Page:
Julius Caesar and the Globe

(Part B of Bronze Award)

During the summer of the past year my family and I went watch the political play, Julius Caesar. I can still remember the horror of it all, the blood, the violence and the torture of having to stand in the sun for three hours! Oh the pain!


It was worth it though. Julius Caesar was an excellent play about power, ambition and assassination; it was exceptional. We went to watch it in the GLOBE and I think really if you want to get the best of Shakespeare you have to watch it there. Being there and watching the play really gives you a sense of what it was like back in Shakespeare’s day. What also made it interesting was how the players actually acted all around you and since I was part of the yard I got the best of it. During the scene changes, the actors might carry the props off stage and through the yard area to the backstage. In more than one scene, actors would be around you in the crowd and shouting up at the stage. At one point, we, the audiences were shouted at to make way for the Roman senate to go past. It was truly tremendous.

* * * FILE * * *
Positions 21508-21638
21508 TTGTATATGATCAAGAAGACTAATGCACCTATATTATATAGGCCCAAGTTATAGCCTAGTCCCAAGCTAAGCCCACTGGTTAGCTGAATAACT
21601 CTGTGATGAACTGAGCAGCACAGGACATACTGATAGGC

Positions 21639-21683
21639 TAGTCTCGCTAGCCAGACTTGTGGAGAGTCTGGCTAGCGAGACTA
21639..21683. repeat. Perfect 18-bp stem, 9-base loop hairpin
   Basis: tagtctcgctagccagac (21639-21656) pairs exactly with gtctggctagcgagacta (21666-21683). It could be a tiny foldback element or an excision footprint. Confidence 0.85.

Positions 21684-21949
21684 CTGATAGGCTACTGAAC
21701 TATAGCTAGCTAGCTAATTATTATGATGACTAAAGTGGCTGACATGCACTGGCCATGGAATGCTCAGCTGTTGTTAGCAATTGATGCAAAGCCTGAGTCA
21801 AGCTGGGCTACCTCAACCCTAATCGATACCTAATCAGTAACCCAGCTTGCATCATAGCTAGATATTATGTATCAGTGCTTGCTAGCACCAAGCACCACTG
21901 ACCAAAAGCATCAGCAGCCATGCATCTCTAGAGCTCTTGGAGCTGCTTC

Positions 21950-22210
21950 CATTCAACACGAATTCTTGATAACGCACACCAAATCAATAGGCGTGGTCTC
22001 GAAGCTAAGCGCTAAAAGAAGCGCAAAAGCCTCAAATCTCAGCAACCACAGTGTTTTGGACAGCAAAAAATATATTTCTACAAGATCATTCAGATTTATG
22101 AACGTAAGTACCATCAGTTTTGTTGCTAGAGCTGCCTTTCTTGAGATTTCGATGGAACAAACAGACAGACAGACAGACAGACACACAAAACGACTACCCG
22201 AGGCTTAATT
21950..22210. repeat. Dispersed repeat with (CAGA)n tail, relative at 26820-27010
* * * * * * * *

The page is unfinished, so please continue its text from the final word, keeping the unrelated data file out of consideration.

While during intermission, my younger brother took the opportunity to move forward toward the stage. When the play came back on, they had a scene where a poet’s testicles were ripped by the angry mob. It was so real that my brother was shocked and he ran back to my mum. His astonished face was priceless.

copyright of The Telegraph

copyright of The Telegraph

Julius Caesar was about the power of struggle of Julius Caesar, his assassination and the turmoil that came after. Shakespeare must have adopted the play based on historical fact that he have studied in school. I was told that the Elizabethan crowd loved these bloody play. The audience in most play would actually participate in the play by booing, cheering and even throwing rotten fruits on stage. One can imagine how much more entertaining it would be in those days.

I didn’t read about the play when I went to watch it, I only had a vague idea about what the play was about. Unlike my dad who had studied it at school I was clueless on what was going to happen. However it was clear, not hard to understand, and I am very glad that I have studied the language Shakespeare used otherwise I think I would have been a little bit befuddled.

(Unfortunately, I lost our GBP5 standing tickets which we bought on a standby because we just turned up without making a reservation.)


1000 words on confusion about William Shakespeare

(Part C of Bronze Award)

Why do people fear Shakespeare? To be honest from my point of view I think that it’s silly to be scared William Shakespeare’s writing, but I once actually feared it too.